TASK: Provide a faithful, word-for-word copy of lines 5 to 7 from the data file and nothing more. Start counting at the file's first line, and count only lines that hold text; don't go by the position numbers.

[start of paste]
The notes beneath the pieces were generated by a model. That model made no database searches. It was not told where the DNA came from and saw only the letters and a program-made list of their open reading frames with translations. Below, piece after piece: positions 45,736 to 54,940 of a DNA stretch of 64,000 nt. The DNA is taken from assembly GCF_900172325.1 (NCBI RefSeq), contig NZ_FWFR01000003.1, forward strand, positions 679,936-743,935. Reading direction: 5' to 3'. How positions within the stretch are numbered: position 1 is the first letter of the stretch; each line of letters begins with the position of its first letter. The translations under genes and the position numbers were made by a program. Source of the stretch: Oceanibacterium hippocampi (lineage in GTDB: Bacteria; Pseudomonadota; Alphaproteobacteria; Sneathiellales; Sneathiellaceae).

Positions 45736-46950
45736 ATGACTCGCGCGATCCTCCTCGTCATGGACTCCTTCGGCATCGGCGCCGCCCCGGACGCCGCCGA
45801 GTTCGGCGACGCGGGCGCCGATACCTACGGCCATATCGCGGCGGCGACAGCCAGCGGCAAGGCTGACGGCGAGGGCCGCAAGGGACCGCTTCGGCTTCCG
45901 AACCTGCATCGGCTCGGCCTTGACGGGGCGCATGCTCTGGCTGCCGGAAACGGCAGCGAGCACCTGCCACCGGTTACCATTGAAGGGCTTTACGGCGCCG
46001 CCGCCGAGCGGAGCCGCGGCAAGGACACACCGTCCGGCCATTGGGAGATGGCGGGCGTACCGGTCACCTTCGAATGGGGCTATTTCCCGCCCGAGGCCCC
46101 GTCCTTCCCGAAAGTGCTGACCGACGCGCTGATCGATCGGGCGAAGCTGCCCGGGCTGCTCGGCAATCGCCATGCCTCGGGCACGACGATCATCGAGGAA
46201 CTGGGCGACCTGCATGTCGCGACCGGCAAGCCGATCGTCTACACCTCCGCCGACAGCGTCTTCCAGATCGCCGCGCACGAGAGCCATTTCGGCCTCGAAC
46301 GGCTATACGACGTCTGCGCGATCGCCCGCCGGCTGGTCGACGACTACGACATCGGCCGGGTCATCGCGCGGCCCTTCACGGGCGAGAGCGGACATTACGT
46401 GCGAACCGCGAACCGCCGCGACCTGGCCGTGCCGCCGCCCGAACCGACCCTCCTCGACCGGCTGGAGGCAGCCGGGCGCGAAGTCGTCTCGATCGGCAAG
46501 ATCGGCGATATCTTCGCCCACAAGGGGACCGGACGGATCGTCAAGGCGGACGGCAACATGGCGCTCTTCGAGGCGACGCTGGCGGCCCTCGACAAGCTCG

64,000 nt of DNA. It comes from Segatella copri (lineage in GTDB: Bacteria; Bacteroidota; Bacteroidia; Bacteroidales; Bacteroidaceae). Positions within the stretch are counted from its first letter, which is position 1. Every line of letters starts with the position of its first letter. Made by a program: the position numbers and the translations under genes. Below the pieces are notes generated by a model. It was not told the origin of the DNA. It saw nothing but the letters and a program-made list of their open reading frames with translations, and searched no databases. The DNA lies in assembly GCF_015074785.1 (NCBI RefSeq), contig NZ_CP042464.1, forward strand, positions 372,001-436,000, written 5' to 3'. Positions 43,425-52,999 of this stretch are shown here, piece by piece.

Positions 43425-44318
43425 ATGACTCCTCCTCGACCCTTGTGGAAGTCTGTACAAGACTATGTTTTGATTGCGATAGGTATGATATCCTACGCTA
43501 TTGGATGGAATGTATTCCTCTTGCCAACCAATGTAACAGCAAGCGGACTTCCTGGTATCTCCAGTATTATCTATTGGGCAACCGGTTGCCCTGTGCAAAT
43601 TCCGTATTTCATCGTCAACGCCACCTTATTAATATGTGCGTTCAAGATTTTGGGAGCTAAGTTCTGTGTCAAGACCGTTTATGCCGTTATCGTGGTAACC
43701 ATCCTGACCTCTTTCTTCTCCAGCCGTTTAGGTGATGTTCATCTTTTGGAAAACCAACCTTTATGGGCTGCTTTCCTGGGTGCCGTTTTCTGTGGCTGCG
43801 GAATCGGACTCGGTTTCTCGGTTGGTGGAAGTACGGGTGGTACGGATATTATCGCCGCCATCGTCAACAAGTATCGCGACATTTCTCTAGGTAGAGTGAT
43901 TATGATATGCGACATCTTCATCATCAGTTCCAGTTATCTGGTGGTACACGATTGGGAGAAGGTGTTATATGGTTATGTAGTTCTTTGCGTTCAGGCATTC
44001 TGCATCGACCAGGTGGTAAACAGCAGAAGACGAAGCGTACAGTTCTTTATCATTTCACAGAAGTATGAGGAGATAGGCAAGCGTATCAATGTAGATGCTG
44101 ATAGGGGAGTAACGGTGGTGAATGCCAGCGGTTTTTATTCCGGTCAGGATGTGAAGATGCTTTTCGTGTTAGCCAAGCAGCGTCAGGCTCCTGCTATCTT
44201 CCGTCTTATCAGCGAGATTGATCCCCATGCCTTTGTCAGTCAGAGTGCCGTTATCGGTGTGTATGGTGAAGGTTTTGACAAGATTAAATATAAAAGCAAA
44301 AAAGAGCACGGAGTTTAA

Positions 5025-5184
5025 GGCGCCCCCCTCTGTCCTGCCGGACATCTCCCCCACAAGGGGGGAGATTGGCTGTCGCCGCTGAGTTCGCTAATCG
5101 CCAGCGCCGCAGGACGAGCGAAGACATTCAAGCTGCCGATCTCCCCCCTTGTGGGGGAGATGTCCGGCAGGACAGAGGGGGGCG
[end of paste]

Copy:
45901 AACCTGCATCGGCTCGGCCTTGACGGGGCGCATGCTCTGGCTGCCGGAAACGGCAGCGAGCACCTGCCACCGGTTACCATTGAAGGGCTTTACGGCGCCG
46001 CCGCCGAGCGGAGCCGCGGCAAGGACACACCGTCCGGCCATTGGGAGATGGCGGGCGTACCGGTCACCTTCGAATGGGGCTATTTCCCGCCCGAGGCCCC
46101 GTCCTTCCCGAAAGTGCTGACCGACGCGCTGATCGATCGGGCGAAGCTGCCCGGGCTGCTCGGCAATCGCCATGCCTCGGGCACGACGATCATCGAGGAA